Officials from the state Bureau of Natural and Cultural Resources, which oversees the mangrove preserve as well as Oleta River State Recreational Area northeast of the Munisport landfill, believe that before departing, the EPA should determine whether the water around the mangroves is clean enough to support marine life. But those officials reluctantly have agreed to the EPA's withdrawal because they want to reduce the number of government agencies involved in the cleanup. "The toxicity has decreased significantly, but that in and of itself does not prove that we are not still being subjected to contamination," worries Mickey Bryant, a bureau scientist. "We want to be on the record indicating that we're not convinced this site is cleaned up."
Such contradictory conclusions prompted members of the Audubon Society and the Munisport Dump Coalition to request the ombudsman's independent oversight. And the EPA's misleading statements to Judge Marcus have only amplified their growing distrust of both the agency and the city.
Even North Miami officials acknowledge that past city actions have done little to inspire citizen confidence. The site was not originally intended as a landfill at all; the city had promised to build a recreational center there. Munisport, a company owned by a demolition firm, was supposed to bring in clean fill for golf course landscaping. Instead it began collecting and dumping garbage, perhaps as early as 1972.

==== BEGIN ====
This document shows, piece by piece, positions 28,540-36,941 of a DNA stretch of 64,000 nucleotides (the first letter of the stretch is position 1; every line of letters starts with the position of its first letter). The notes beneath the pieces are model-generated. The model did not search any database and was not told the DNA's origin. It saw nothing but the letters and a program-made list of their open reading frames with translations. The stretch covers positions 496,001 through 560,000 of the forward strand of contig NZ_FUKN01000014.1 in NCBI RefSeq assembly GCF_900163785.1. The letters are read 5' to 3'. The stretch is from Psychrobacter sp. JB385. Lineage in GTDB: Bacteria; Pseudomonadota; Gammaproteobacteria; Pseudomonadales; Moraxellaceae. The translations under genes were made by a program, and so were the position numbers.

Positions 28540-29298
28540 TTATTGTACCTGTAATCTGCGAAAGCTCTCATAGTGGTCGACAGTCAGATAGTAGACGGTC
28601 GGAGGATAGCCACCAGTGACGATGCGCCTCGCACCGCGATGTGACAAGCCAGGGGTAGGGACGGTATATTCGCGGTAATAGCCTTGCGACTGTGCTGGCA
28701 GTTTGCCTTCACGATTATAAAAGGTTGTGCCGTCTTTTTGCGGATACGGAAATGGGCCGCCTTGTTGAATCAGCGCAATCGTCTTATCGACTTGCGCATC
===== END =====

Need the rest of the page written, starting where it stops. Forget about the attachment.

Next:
The city in 1982 invited the EPA to supervise the landfill in the mistaken belief that the federal government would help pay for its cleanup. When it became clear that the EPA would instead police the city's own work, local officials petitioned repeatedly for the agency to pull out.
It wasn't until 1990, however, that the EPA decided the city's efforts were progressing well enough that it could begin packing its bags to leave. EPA and city officials came to an agreement regarding specific clean-up objectives, which Judge Marcus approved in 1991.
Though Audubon and the Munisport Dump Coalition have no official standing in the case, Marcus allowed them to submit comments to him. Those organizations were instrumental in compelling the EPA to re-examine its own conclusions and continue its oversight through this past fall, when the agency again announced its intention to leave.
Nathan Teske, a University of Miami political science professor who is writing a book about Munisport, says the EPA's decision, while practical, does not address promises the agency made in 1991. "The EPA made certain commitments of what they would do -- [decontaminate the water flowing into the mangroves] and in how much time they would do it. They talked about a fifteen-year time period in which the cleanup would go on. Now all of a sudden, seven years later, they're out.